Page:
Published December 07, 2015
Outrage and condemnation poured across the Middle East on Wednesday as horrified people learned of the video purportedly showing the Islamic State group burning a Jordanian pilot to death.
Even in a region accustomed to the violence of war and the little regard the militants have for life, both political and religious leaders offered angry denunciations and called for blood as some on television wept on air talking about the killing of 26-year-old Lt. Muath Al-Kaseasbeh.
The head of Sunni Islam's most respected seat of learning, Egypt's Al-Azhar Mosque, even said that Islamic State militants deserved the Quran-prescribed punishment of death, crucifixion or the chopping off of their arms.
"Islam prohibits the taking of an innocent life," Ahmed al-Tayeb, the mosque's grand sheik, said in a statement.
Al-Tayeb said that by burning the pilot to death, the militants violated Islam's prohibition on the mutilation of bodies, even at wartime.
Iyad Madani, the leader of the 57-nation, Saudi-based Organization of Islamic Cooperation, the world's largest bloc of Muslim countries, condemned the killing.
It "utterly disregards the rights of prisoners Islam has decreed, as well as the human moral standards for war and treatment of prisoners," a statement from Madani said. It is sad to see the "the depth of malaise" in parts of the Middle East, along with the "intellectual decay, the political fragmentation and the abuse of Islam, the great religion of mercy."
Condemnations quickly came from Gulf Arab nations, all of which are close U.S. allies.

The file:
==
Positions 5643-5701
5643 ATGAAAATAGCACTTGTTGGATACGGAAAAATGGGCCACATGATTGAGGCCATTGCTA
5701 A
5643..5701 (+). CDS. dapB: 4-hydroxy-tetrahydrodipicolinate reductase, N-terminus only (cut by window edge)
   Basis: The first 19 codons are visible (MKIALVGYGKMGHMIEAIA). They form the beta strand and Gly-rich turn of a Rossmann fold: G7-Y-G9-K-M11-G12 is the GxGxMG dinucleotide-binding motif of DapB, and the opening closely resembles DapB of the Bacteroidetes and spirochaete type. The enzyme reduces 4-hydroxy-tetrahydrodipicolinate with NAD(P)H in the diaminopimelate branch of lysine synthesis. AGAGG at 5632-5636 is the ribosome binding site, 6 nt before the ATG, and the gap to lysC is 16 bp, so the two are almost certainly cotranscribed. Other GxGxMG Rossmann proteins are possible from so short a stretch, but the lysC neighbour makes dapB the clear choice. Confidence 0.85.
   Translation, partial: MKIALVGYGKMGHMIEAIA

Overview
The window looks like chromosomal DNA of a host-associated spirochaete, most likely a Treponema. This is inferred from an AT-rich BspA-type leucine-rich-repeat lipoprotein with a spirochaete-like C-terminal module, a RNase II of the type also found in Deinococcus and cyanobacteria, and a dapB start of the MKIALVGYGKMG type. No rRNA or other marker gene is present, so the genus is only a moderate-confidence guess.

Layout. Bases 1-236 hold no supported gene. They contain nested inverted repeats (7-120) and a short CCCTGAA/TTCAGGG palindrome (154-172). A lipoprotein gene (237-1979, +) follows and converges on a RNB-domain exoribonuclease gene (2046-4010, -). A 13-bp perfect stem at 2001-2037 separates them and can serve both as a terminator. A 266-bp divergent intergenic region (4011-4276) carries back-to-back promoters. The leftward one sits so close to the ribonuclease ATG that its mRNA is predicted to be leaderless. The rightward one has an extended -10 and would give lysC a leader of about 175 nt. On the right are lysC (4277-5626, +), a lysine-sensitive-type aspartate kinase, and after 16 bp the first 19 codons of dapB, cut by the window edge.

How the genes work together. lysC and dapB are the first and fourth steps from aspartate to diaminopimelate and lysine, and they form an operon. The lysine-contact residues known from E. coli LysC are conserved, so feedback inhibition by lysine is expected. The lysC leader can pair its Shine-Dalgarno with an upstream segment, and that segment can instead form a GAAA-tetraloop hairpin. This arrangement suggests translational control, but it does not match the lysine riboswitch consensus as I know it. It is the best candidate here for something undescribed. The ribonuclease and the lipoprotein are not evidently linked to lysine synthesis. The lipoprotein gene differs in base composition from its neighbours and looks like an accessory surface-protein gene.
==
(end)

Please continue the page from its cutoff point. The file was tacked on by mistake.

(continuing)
The Foreign Minister of the United Arab Emirates, Sheikh Abdullah bin Zayed Al Nahyan, condemned the killing and reaffirmed his nation's commitment to fighting terrorism and extremism.
"This heinous and obscene act represents a brutal escalation by the terrorist group, whose evil objectives have become apparent," he said.
The UAE is one of the most visible Arab members in the U.S.-led anti-Islamic State group coalition, which also includes Jordan. Its participation received intense publicity when the government there released photographs of a female UAE pilot that was taking part in the airstrikes.
Bahrain, another Gulf state, denounced the killing as "despicable" and voiced its solidarity with Jordan.
Kuwait's emir, Sheikh Sabah Al Ahmad Al Sabah, blasted the killing as "criminal" and "vicious" and said it ran against both religion and tradition.
Qatar's Foreign Ministry also condemned it, saying it is "a criminal act contravening the tolerant principles of the Islamic faith, human values and international laws and norms."
The tiny but super rich Gulf nation hosts the regional command center coordinating U.S.-led coalition airstrikes.
Al-Kaseasbeh was captured in December when his F-16 crashed while he was flying a mission as part of the U.S.-led air campaign against the Islamic State group.
"Barbarity" was the single-word headline emblazoned across the pan-Arab al-Hayatt newspaper.
"How many Syrian al-Kaseasbehs are there?" asked an article in the left-leaning private Lebanese daily newspaper Assafir. "How many ... are there, whose names we are ignorant of, slaughtered by the Islamic State and their brothers? How many Kassasbehs Syrian have fallen in the past four years ... without news headlines on the television channels?"
A Jordanian politician in Amman wept on television as he described watching al-Kaseasbeh's death, saying even a people attuned to violence could not bear witnessing the pain of a man burning to death.
Mohammed al-Rousan also vowed his country would fight the Islamic State group before becoming enraged on Lebanese television station al-Mayadeen.
"Let's use the same methods as them!" he shouted. "Let's kill their children! Let's kill their women!"